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|“ Something to Think About "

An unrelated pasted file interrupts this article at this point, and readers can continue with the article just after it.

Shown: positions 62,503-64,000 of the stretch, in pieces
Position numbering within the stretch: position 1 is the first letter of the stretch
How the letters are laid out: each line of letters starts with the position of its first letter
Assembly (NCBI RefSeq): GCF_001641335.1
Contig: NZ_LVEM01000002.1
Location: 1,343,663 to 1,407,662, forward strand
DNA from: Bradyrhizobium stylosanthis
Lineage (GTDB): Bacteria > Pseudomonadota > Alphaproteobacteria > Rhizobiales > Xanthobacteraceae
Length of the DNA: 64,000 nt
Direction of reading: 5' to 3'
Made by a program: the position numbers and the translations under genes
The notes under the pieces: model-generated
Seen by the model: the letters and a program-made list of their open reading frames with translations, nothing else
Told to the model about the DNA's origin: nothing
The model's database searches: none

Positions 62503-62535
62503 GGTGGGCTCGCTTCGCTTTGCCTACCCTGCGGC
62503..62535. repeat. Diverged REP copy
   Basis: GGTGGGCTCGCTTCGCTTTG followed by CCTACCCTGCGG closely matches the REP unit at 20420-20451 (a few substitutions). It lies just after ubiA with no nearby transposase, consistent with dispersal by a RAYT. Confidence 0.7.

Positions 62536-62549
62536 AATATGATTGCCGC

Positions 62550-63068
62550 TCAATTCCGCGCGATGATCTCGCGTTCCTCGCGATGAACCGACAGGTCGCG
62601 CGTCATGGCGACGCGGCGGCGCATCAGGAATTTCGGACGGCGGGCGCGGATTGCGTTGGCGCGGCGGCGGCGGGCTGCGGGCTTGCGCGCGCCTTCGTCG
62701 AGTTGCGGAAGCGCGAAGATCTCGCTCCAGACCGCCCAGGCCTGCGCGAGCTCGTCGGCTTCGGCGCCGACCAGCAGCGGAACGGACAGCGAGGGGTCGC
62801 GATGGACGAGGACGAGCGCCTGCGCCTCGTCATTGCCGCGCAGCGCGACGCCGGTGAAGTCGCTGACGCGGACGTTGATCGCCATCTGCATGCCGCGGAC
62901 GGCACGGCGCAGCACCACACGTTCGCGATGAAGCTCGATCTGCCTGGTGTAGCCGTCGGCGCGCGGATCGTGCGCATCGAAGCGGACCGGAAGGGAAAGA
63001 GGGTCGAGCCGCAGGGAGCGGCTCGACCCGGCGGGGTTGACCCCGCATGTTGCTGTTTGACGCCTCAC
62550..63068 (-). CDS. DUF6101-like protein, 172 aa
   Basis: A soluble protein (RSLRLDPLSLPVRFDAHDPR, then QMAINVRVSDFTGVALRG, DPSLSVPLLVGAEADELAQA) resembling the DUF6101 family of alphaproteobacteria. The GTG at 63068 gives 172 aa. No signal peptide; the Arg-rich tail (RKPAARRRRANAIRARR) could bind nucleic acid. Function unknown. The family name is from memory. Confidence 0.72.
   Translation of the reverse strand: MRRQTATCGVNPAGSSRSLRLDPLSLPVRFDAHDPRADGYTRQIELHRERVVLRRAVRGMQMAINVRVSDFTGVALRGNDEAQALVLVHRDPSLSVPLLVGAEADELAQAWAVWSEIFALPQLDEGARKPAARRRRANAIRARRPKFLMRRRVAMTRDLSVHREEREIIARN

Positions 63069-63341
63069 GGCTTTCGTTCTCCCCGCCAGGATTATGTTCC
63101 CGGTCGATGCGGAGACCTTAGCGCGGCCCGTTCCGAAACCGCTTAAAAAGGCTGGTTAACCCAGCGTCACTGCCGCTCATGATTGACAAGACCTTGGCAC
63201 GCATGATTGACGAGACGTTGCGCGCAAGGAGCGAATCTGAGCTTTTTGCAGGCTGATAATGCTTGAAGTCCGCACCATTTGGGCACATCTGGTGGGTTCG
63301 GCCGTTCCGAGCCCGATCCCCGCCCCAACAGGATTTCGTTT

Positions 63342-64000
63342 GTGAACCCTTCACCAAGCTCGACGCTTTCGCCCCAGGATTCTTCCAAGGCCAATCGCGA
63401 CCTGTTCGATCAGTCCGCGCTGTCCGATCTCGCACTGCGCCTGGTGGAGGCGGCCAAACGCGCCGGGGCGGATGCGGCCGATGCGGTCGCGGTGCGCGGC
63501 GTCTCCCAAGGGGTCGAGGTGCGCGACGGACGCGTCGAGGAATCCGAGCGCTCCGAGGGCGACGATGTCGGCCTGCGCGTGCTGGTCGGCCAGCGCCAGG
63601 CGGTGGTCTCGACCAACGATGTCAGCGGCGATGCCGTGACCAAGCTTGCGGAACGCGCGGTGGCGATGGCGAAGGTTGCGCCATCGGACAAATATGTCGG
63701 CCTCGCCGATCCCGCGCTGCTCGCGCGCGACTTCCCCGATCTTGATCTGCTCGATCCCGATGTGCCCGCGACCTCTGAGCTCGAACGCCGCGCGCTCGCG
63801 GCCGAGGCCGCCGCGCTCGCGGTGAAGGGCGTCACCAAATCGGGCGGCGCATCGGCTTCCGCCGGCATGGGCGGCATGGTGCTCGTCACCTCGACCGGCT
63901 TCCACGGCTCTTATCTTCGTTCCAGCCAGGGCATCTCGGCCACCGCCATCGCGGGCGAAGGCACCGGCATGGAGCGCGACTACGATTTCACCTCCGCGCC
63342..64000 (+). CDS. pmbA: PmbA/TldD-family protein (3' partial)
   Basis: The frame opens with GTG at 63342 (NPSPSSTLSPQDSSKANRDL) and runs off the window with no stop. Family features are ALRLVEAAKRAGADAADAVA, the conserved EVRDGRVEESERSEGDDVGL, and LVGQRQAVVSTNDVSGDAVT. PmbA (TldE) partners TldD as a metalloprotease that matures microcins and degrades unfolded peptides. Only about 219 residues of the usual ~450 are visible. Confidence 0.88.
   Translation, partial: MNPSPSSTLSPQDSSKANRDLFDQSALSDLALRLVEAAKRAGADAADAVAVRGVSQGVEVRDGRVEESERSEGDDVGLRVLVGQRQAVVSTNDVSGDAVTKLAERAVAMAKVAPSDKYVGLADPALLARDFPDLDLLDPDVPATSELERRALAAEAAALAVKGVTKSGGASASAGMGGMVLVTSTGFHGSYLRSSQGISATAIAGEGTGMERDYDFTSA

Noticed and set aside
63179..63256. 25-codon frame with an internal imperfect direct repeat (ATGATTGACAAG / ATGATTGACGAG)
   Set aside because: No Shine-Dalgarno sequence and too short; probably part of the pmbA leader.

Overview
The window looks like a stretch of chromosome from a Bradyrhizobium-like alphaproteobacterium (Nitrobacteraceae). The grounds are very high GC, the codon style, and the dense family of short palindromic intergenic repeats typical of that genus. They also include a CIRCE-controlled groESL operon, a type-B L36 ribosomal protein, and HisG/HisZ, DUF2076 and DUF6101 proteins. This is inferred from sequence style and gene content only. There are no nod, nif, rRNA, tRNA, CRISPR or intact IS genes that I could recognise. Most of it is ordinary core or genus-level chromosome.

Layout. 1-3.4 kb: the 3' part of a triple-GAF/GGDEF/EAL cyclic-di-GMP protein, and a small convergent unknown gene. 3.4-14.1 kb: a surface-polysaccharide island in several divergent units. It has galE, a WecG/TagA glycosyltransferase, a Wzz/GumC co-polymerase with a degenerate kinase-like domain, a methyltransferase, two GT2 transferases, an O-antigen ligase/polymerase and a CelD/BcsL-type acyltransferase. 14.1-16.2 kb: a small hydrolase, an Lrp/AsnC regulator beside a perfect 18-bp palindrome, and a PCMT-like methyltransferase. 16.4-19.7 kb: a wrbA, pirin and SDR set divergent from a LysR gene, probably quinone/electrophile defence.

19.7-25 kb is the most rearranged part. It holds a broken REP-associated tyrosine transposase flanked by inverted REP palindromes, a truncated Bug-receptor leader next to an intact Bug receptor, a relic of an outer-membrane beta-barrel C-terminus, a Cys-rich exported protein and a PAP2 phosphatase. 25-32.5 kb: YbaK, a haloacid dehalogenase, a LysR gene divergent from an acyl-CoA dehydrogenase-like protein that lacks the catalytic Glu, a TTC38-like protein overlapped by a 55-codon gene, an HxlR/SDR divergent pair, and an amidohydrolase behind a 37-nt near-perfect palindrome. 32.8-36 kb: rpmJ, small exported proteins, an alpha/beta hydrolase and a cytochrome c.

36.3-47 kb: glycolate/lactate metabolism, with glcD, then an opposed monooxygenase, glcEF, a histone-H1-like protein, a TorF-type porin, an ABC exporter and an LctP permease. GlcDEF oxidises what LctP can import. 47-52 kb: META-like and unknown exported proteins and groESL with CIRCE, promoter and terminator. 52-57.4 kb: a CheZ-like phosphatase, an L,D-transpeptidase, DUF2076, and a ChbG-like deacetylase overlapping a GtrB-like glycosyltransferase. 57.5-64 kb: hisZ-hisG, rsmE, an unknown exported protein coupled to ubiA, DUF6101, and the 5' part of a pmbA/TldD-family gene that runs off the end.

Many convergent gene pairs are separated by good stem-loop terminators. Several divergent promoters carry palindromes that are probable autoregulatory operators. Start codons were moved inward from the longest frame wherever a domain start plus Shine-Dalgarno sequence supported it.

By F. A. TDALKER Jj] —— l—:L-==^^aaß^s^==^(|l RAGGED PRACTICE BL’' HIENDSHIP, the most sacred of all moral bonds, Is never appreci ated at Its full worth until by some unlooked for snap of Its golden moor lugs it takes fright and flics away. In the excitement of the moment, the loss may not be keenly felt, but as the years ride by In their swift chariots, lines mark the face and strands of silver streak the hair, there comes to the loser an inex pressible sense of loneliness which sharply reminds him or her of the glorious sun that has set behind the purple bills. A friendship which multiplied joys and divided sorrows Is gone forever. As you repeat this word "gone" In the night when you are alone, and again in the morning and at Inter vals through the day, it comes upon you with anew and terrible meaning. How gladly you would erase it, but In spite of your oft boasted strength Uimiiiiiiiiiiiiiiiiiiiiiiiiiiiiiiittiiiiiimiiu Kiddies six I I Will M. Maupin | aiiiiiiimiiiiiimiiiiimimimiiiimtiiiiiß DON’T WORRYI XX7HEN the sun Is blazing hot. Don't worry I When the breezes bloweth not, Don't worry! Think how it affects the corn; Bumper crop, as sure's you’re born — Get up smiling every morn. Don't worry’ 1 When the iceman brings his bill. Don’t worry! Keep your tongue and temper still. Don't worry! Pay his huge outrageous toll, For they’ve got you In a hole— If not Ice. then It’s for coal— Don’t worry! Things Irok had the country through? Don’t worry 1 Can’t help things by looking blue. Don't worry! Smile and Just keep on your way, Things will work out right some day, Bo let nothing yon dismay— Don’t worry! Every dark cloud In your sight— Don’t worry! Mas a silver lining bright. "jlPon’t worry! Don’t let trouble trouble you; Just refuse to fret and stew; To your own good sense prove true— Don’t worry 1 Hot, of course, but what of that? Don’t worry i It will make the harvest fat. Don’t worry 1 Toll today—tomorrow rest; Brace your nerves to stand each test, For whatever is. is best— Don’t worry! (Copyright by Will M. Maupln.) ......... —■- Uncommon Sense JOHN I VJV/UOC ♦ ♦ ♦ BLAKE ■■■■■l ■' | I ■ TEN YEARS npo THE boy of eight, ten years Is an eternity. Ten years ago he had no existence. Ten years more and be will be a man In stature— a size that seems to him far beyond attainment. To the boy of twenty-one, ten years, while not a lifetime. Is a long stretch ahead. At the end of the coming ten years he will be well on his way to wher •ever he Is going, success or failure. If he could understand Just how much those ten years mean, just what can be' done with them, Just what they will yield If rightly culti- j vated, there would he far less! trouble and distress In the world. To the man of forty, ten years are ten years which must not be wasted. The next ten years are his best, as far as productivity Is concerned. If he has not made the lust ten years count, he still has a chance with the next ten. THE CHEERFUL CHERUB ■■ j —. I y*s dt.ncins kst m§Kt witK my ne\u pvmps too loo.se |I Jv>pe tK*t tKe qiA ' never knows ” 9 . I*rr‘jl®<l l * rr ‘jl®<l in Ker ffc.ce. v/itn t now mfc.dly 1 curled up fT my toes. ( i*. °>* of will, you find In your grief that you cannot do It. Pride scores as dictator. Like a beggar you sup on Its dry crusts, and go to bed night after night with an ache In your heart and a sting In your conscience. Yet you keep going crookedly about the byways and highways of life and continue year after year the ragged practice of unbending your neck or curving your Ups with a friendly smile. It no longer matters so much how your behavior appears to the glar ing eyes of the world, so you per sist stubbornly to air your pride and flout It In public places, dropping dally a little lower from the high Ideals so sacred to you In the peace ful, hallowed days of friendship. In the background of every pic ture depicting human unhappiness you will find an ugly blur of color quite at variance with the rules of harmony, caused hy a slip of the tongue or a spurt of passionate anger between two persons, communities or nations. If you will study the blur Intently, you will find that It Is the evil thing that destroys peace and strews battlefields with rivulets of blood. If you have a true friend, give him or her the best of which pure friendship Is capable of giving; or. If you have quarreled, break the truce and heaven will bless you! (©. 1822, by McClure Newspaper Syndicate. ) i* | SCHOOL PAIjS | 2 'ill! VOUV.ONT * I iiga— 'MCU. o COURSc ML .*>* HT DO NOW* ClSel ***T Will oiw'H"( 0 i w ' H " ( VW ril /a—^—— II K uOM*Si®e, of CfctKiH &>-<. '•'* t T,M ' T f W uth£ | After that, unless he is a phe nomenon, the chance will be gone. lie can progress after fifty, go farther than he has ever gone, but rarely un less he Is going strong on his fiftieth birthday. Look at your remaining years as an asset. Examine the next ten of them for opportunity, and see If you cun allot to each enough work to carry you at a better pace into the next decade. Ten years wisely employed at any time after twenty ought to make a man either a Success or a failure. They may not bo enough to bring a fortune, but they ought to bring habits and methods which later will Insure independence. Compare the next ten years with the last, and determine that these stretches of time, now empty and un improved, shall he filled with achieve ment that is worth while. , You can put into them almost any thing you choose—work, effort, thought, or idling, and time wasting. Almost any man can be made or broken In ten years. You have at least that time before you If you are the age of the average newspaper reader. Make up your mind that even If the last ten years counted for noth ing the next ten will count for much. Make that purpose, and stick to It. And these coming ten years will be the best you have ever known. (Copyright by John Blake.) O World’* Water Power. The total available horsepower In the world derivable from falling wa ter Is reckoned at 4311,000.000. Africa lends with 190.000,000. Asia has 71,- 000.000. Europe Is credited with 45,- 000,000. South America with 54,000,- 000 and North America with 62,000,- 000. EAST MISSISSIPPI TIMES. STARKSVILE. MISSISSIPPI YOUR ri HA MH jl Chr,cteritic 1 and Tendencies - the T"—*—• Capabilities or Weak- I Beuei That Make for Succeaa or I Failure at Shown in Your Palm LOSS OF MONEY A S WE may read by various signs ** In the hand that the fortunate subject has acquired, or Is to acquire, wealth through inheritance or through his or her own exertions, so we may read also, in the hand, the loss of wealth, after It has been pos sessed and enjoyed. Inspect carefully the finger of Sat urn, the middle or ring finger, near the top, for a star. If It appears plainly near the edge of the finger. It Indicates loss of position and money. See also the Mount of Sa money. See also the mount of Sat urn, which lies at the base of the base or beginning of the mount, a zigzag line, the same loss Is Indi cated. Naturally, It must be understood that these signs, as so many others In the hand, are not always perfectly clear and well-marked, and great care must be exercised In reading them, In conjunction with the other murks and signs In the hand. (Copyright *• the Wheeler Syndicate. Inc > (> The Scream of the Pipes. It Is claimed for the bagpipes, by seme admirers that It Is among the oldest of musical instruments. Wheth er or not the oldest, It Is certainly the loudest of all Instruments. The duke of Sutherland owns a bagpipe which figured at ITestonpans, and must, therefore, ho nearly L’OO years old, yet It can still be heard at a distance of eight miles. Hotfes Cook ßook /“Worry ana optimism cannot travel the same road, to say nothing of going In the same company. A real good wor rier Is not generally sought after, either In business or social life." FOR THE FAMILY MEAL HP O MAKE hot lunch sandwiches. chop remnants fit ham fine; season and moisten with cream or melted hutter and put on buttered slices ot bread. I’ress the slices (irmly to pettier and trim them in oblongs er squares. Beat one egg, add from a cupful to a pint of milk, according to the number of sandwiches; add a little pepper and salt and dip each sand v'eh In the mixture, turning once or twice until well saturated. Brown delicately on both sides In a hot frying pan with a little butter. Serve at once on a hot platter, garnished with parsley or nasturtium leaves and blossoms. Sand wiches filled with Jelly may he fried the same way, dusted with powdered sugar and served as dessert. Apple Salad. Slice tender apples thinly, leav ing the skin remain if bright red. Mix with half as much finely-cut celery, chopped onion or cabbage. Add enough thick cooked salad dress ing to hold the mixture together. Pea nut butter may he used in place of the dressing If desired; season with salt, pepper and thin with a little vinegar and water. Serve on lettuce or In #pple cups. Hamburger Steak. Grind round steak through the meat grinder adding a pinch of cloves, with the usual seasoning of salt and pepper and one-half of a small hot pepper rubbed to a paste (using the canned chill, though the pimentoes will do), adding fahasro sauce. Pat the meat Into a flat cake and broil under a hot gas flame or over clear coals. Turn until both sides are seared, then cook more slowly until done to the center. Serve covered with melted butter and sprigs of parsley. (£, 1*22, by Western Newspaper Union.j INSURANCE MAN IS ENTHUSED OVER IT Qilns 14 Pounds Taking Tanlac and Is Restored to Finest Health. “Tanlac has restored my health and hullt me up fourteen pounds In weight,” said H, W. Morrison, 4708 Thrush Ave., St. Louis, Mo., agent fur the National Life Insurance Cos. "Two years ago my stomach went wrong and I could not eat anything without suffering agony afterwards from heart palpitation and shortness of breath. Some nights I was In so much mist ry my wife had to get up and try to get me some relief. My health got to he so poor I had to stay In bed for weeks at a time. “What Tanlac has done for mo Is nothing short of wonderful. I now eat am thing I want, sleep fine, and am working full time every day; in fart. I’m in splendid health. I can't praise Tanlac too highly." Tanlac Is sold by all good druggists. Wise Bird. Grandfather was a patient In a hos pital. In the yard stood a tree, and in this tree was a robin’s nest. The spar* ro\w se<<iio>d to take great delight In geeliu ■ n Iseral le thej could make things for Mrs. Robin by diving and pecking until she would leave the nest. One morning when Grandpa was lookin’. < t the window lie saw a twig fastened with a string just above the nest on which was suspended a card, the ten spot of diamonds. The breeze 1 kept Hie card whirling back and forth frightening the' sparrows away. Mrs. lioidn went ahead with her work and hatched her brood unmedesteel. For true blue, use Red Cross Rail Flue. Snowy-white clothes will he sure to result. Try It and you will al ways us. it. All good grocers have it. —Advertisement. A Spelling Lesson. Once upeui a time* then? was a stub born student who refused to learn to spell. Hut always (ho teneher pleaded with the student and often said: “Vou will suffew some great Incon venience, if not actual tragedy, some lime, by reason of thts refusal of yours to study orthography!” Yet Mill the student was obdurate, anel said “blah.** One* day, after the ohelurate stue|e*nt had grown to manhood, he* poisoned himself eating oysters In "Orgust." Anel when the* te*jeher, who line] neiw grown old anel toothless teaching or thography. heard this, she* said: “Uh, huh I I told him so!” —From Life. Cuticura Soothes Itching Scalp. On retiring gently rub spots of dan druff anel Itching with Cuticura oint ment. Next morning shampoo with Cuticura Soap and hot water. Make them your everyday toilet preparations and have a clear skin and soft, white hands.—Advertisement. In. *‘l am thinking about going into pol itics,” remarked the young man. "My friend.” responded Senator Sor ghum, “you are a taxpayer, a man en titled to vote and a man responsible* to the laws of your country. Tern ore* already in politics and yem couldn't get out of It to save your soul.” Don’t be Fooled Low Price and High Quality Don’t Go Together. Stick to CALUMET The Economy BAKING POWDER Never accept “Just as Good” Brands; it will only mean disappointments and fail ures on bake-day, which are expensive. Calumet Is a high grade Baking Powder, moderate In price When you use it you PALUMFT never s . poi ! an y° f tlie | -JLI cotmcMTStia. | expensive ingredients *J* su £ ar > eggs and milk. 3est that science can Produce—Stands the test °f daily use. Mr 1 BEST BY TEST gfrfofci The World’s Greatest Baking Powder The Delicious Bread —of Energy and Iron SERVE raisin bread twice weekly on your table for three reasons: 1. Flavor; 2. Energy; 3. Iron You remember bow good a generously filled, full-fruited raisin bread can be. '( our grocer cr baker can supply a loaf like this. Insist—if he hasn’t one he can get it for you. Full-fruited bread is full of luscious seeded Sun-Maid raisin'—rich in energizing nutri ment in practically predigested form. Raisins also furnish fatigue-resisting iron for the blood. Serve plain raisin bread at dinner or as a tasty fruited breakfast toast with coffee. Make delicious bread pudding with left over slices. No need to waste a crumb of raisin bread. Begin this week the habit of raisin bread twice weekly in your home, for raisin bread is both good and good for you. t Sun-Maid Seeded Raisins I Make delicious bread, pic*, puddings, cakes, etc. Ask your grocer for them. Scud for free book of tested recipes. Sun-Maid Raisin Grower* Blue Pack agi Dopt N ! * KrcM,, °* ra,lf * “Lost” Department. Act one and Hie only one Is set in the "lost and found" department of the Indianapolis street railway. Telephone rings excitedly, attendant picks the phone up and a voice at the other end of the wire asks: "Lost and found department?” Attendant answers, “Well—this Is the ‘lost’ department." Why buy many bottle, of other Verml fUKPM, when one bottle of Ir I ry'R ’lo ad Sh i" will ri Auroly nnl promptly? It cohls only 60 cents and if It fall* w*> refund your money. 372 Pearl Ht., New York City. —Advertisement. Growlers. Mr. Inrr—“Anotln*r bucket shop In vestigation!” Mrs. Harr—"What good will it do? They’ll never make this country dry.” Nothing Else Afoot. I'ost —"Now York is overcrowded with nmtors." Parker—" Yes, Hiore'l nothing iifoot hut iiliins for relict."— .1 udge, FOR HURTS AND SORENESS Apply Vaoher-Italm. Nothing Is "Just ns good," no mailer wlmt you pay. Ask your druggist. E. \V. Vaeher, Inc., New Orleans, La.—Advertisement. Tempering Justice With Mercy. "In writing up this perforiinineo of ‘As You I,ike It.’ given hy the f'lilg gersvllle I>rnnin 11 <- eluli, use a llitlo discretion." "How's that, Ihiks?" “.lust forget that you ever saw a professional show.”